Environmental Education at Home
During the school closure, the Environmental Education team is sharing their lessons, activities and home projects. Each week features a different theme from our programming. This page is a collection of those activities, and be sure to check out our facebook page for the most up-to-date offerings.
Looking at Leaves video - This activity is an introduction to using leaves to learn more about the plants they come from, and includes a fun art project.
Plant Journaling and Budburst - After learning about leaves and their features, this activity gets us looking at other plant parts and tracking their changes over time. Visiting a plant regularly is a great journaling opportunity.
iNauturalist is an app and website helps you figure out what plants and animals live in your neighborhood. You can make observations and upload them using the app, then they pop up on the map. Even if you don’t know what a plant or bug it is, you can take a picture and the app will give you suggestions. It’s a great way to explore nature right outside your door!
Tracing Items Back to Soil - Soil is connected to almonst everything in our everyday lives, which is why it’s so important for us to take care of it! In this activity we make and diagram soil connections.
What’s in Soil? - Ever wonder what soil actually is? In this video we help solve the mystery and explore the complex phenomenon that is soil!
Erosion Lesson and Splash Zone Activity - In the previous lessons in this soil series we covered why soil is important and what soil is made of. The purpose of this lesson is to explore human impacts on soil.
Gardening with Kids
Setting Up - A garden doesn’t have to be a row of raised beds, it could be pots on your deck or balcony or a box on your windowsill. Growing plants is a great way to teach kids about life sciences and making healthy food choices. Whether you want to do an experiment or grow some fresh food, this lesson is about different ways to start growing plants from home.
Journaling - Journaling your garden experiences has many benefits and is easy to get started. Once you have notes on one gardening season, you can reference your journal again and again for a better growing in the future.
Reading Seed Packets - Seeds are typically the most affordable option for gardening, but take some experience and know-how to grow them well. If you are new to gardening or wonder what some of the instructions on your seed packet are about, then this post will take through the frequent information found on store bought seeds.
Planting Seeds - Seeds are super affordable, but take some experience and know-how to get the most out of. Ideal if you are new to gardening, this is a step-by-step guide to sowing seeds.
Planting Transplants - Whether you started seeds indoors, bought a plant at the store, or are re-potting a house plant, transplanting is a valuable skill for anyone to have.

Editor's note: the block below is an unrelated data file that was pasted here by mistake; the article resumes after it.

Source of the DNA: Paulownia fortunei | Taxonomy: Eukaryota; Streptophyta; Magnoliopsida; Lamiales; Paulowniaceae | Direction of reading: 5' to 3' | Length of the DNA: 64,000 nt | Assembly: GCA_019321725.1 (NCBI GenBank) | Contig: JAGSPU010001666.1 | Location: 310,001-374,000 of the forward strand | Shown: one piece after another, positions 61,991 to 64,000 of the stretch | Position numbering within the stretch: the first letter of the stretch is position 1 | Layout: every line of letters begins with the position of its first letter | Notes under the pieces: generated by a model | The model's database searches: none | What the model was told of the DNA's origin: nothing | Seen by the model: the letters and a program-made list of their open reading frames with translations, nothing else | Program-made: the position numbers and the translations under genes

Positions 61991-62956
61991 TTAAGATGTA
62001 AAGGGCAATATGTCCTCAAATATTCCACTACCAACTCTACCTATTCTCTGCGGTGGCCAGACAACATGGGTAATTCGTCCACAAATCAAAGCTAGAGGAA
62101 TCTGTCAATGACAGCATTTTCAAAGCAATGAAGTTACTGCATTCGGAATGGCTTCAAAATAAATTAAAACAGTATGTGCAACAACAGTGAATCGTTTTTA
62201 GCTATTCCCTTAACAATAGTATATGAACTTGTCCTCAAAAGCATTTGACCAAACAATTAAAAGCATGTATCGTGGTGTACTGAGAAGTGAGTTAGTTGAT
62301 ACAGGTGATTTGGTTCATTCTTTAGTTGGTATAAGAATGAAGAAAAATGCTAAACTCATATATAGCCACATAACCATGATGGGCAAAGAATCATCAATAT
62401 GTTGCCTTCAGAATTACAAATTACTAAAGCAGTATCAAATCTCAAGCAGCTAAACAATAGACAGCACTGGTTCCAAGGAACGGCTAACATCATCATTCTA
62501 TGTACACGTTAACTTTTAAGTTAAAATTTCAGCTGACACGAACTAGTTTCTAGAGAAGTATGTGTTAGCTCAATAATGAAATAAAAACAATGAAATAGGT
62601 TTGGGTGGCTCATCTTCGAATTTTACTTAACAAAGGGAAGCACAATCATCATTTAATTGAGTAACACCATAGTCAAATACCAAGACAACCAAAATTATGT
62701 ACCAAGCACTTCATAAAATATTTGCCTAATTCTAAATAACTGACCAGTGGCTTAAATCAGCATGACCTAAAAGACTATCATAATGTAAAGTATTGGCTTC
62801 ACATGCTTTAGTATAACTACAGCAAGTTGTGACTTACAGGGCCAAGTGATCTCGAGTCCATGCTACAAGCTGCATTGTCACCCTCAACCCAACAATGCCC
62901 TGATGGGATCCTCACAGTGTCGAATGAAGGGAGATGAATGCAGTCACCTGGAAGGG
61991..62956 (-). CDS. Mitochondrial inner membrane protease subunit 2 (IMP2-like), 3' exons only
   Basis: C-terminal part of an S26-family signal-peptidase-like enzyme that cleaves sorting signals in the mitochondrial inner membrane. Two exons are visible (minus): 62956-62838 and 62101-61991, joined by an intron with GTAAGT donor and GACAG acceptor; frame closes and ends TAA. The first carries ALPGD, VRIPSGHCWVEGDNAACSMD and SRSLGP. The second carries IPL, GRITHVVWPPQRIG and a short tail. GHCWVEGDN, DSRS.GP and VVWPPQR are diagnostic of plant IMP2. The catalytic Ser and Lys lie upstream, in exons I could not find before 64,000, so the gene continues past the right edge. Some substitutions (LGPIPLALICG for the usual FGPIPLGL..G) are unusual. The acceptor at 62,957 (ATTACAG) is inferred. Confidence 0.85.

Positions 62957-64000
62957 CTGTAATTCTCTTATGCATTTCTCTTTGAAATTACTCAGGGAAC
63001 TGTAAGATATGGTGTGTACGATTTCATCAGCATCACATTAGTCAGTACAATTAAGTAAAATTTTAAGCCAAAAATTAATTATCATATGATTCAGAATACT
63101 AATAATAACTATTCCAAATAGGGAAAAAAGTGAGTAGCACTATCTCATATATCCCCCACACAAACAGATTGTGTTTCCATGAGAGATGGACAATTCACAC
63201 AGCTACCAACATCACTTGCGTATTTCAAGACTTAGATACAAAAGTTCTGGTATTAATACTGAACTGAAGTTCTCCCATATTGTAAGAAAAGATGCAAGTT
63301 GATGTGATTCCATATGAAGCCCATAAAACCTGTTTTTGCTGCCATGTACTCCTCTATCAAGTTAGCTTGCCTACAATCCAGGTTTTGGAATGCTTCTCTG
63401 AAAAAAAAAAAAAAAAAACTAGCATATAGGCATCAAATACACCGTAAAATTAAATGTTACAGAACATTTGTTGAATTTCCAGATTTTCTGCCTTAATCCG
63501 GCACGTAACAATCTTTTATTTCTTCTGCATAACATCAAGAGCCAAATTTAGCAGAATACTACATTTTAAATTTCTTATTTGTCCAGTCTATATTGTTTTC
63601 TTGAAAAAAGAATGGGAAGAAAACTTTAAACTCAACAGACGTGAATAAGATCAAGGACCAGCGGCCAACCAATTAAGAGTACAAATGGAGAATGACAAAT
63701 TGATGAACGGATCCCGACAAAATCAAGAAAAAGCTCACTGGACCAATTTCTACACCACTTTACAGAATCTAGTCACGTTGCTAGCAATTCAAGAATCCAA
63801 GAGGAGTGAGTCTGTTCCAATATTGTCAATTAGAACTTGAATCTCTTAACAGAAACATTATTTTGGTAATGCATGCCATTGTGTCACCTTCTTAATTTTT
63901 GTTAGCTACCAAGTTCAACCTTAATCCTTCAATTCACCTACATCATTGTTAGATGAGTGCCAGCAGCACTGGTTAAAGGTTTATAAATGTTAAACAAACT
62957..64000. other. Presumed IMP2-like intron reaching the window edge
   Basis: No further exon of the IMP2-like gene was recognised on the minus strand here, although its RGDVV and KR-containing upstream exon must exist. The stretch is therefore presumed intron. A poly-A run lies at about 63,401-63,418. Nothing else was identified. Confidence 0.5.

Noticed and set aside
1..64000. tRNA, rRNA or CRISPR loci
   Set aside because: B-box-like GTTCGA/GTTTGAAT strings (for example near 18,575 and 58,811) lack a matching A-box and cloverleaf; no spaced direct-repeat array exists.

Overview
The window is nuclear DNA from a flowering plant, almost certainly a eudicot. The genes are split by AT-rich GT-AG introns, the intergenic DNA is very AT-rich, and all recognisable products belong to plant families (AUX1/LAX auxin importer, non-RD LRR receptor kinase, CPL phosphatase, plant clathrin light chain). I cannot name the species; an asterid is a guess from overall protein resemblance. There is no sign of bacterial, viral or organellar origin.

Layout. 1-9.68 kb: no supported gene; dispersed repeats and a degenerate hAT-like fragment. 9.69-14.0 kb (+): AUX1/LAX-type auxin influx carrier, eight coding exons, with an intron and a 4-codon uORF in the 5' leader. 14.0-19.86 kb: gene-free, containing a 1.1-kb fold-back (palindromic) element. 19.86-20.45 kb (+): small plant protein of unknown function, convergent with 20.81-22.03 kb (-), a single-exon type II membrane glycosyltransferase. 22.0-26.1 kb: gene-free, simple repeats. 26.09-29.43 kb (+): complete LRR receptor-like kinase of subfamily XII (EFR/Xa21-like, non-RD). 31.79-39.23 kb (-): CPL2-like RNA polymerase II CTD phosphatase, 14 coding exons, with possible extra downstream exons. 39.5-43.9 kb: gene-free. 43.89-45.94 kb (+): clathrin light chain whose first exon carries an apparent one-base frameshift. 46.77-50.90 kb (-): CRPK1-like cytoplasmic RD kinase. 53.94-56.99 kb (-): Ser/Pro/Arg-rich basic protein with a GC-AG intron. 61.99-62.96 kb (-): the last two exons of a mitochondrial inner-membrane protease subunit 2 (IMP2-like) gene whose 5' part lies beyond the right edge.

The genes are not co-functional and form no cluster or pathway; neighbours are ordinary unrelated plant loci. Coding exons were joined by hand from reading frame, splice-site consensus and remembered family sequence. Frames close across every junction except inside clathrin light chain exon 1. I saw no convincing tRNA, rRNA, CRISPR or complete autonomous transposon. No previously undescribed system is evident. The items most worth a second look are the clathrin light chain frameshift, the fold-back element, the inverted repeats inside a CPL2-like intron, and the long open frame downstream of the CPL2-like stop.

Water Resources - Our introduction video demonstrates just how much fresh water we have on earth; As it turns out, it’s a Drop in the Bucket!
Water Audit - These activities help us understand how much water we use, and how critical it is to our everyday lives. Before doing the audit, see if you can list as many ways that humans use water in our daily life. And to make it exciting, challenge someone to see how can list the most!
The Water Cycle - After learning more about the water cycle with a short article and video, you can do a fun at-home science project making a mini water cycle.
Stormwater Model - During a Facebook live video, we showed how stormwater enters our streams, rivers, and finally to Puget Sound.
Investigating Pollution - Using Project WET’s Rainy Day Hike, this activity gets you outside looking for stormdrains, runoff, and evidence of pollution. By finding sources of pollution and their path to Puget Sound, we can develop solutions. Consider making a map to help you show pollution’s path. There’s also a cool (but frustrating) underwater video of pollution in Puget Sound from SCUBA diver Laura James.
Seasonal Food Wheel - After learning about the value of eating local, seasonal food, you can make a helpful tool to show what’s in season in your neck of the woods.
Food and Our Carbon Footprint - In this lesson we will explore how the production of food impacts carbon emissions, a leading contributor to climate change.
Biodiversity in Agriculture - We lay out the importance of diversity in an agricultural ecosystem, and provide instructions for a home experiment for you to try.
Pollinator Intro Video - We share the basics of pollination and plant parts, and some interesting tidbits to help us appreciate pollinators even more.
Pollinator Activity Guide - This introduction to pollinators includes an overview of plant parts, a pollinator count activity, and a DIY hummingbird feeder.
Cheese Puff Pollination - The Children’s Museum of Indianapolis uses cheese puffs and candy to illustrate how pollination works in this video. It’s a tasty activity to try at home!
But Why Podcast Episode - The But Why podcast from Vermont Public Radio answers all sorts of questions that kids have. In this episode, they answer how bees make honey and why they sting.
Student Poster Contest - Science and art often go hand in hand. Students can show off their art skills and love of pollinators in this art contest through the National Association of Conservation Districts.
Salmon Life Cycle Video - Salmon have an incredible life cycle, and you can learn more about it in this video from the Discovery Channel.
Dream Stream - Learn about the important parts of salmon habitat and turn that into some artwork of your own.
Salmon Survival Game - Take your salmon on their journey to see what obstacles they face, and discover how many survive to reach their spawning grounds.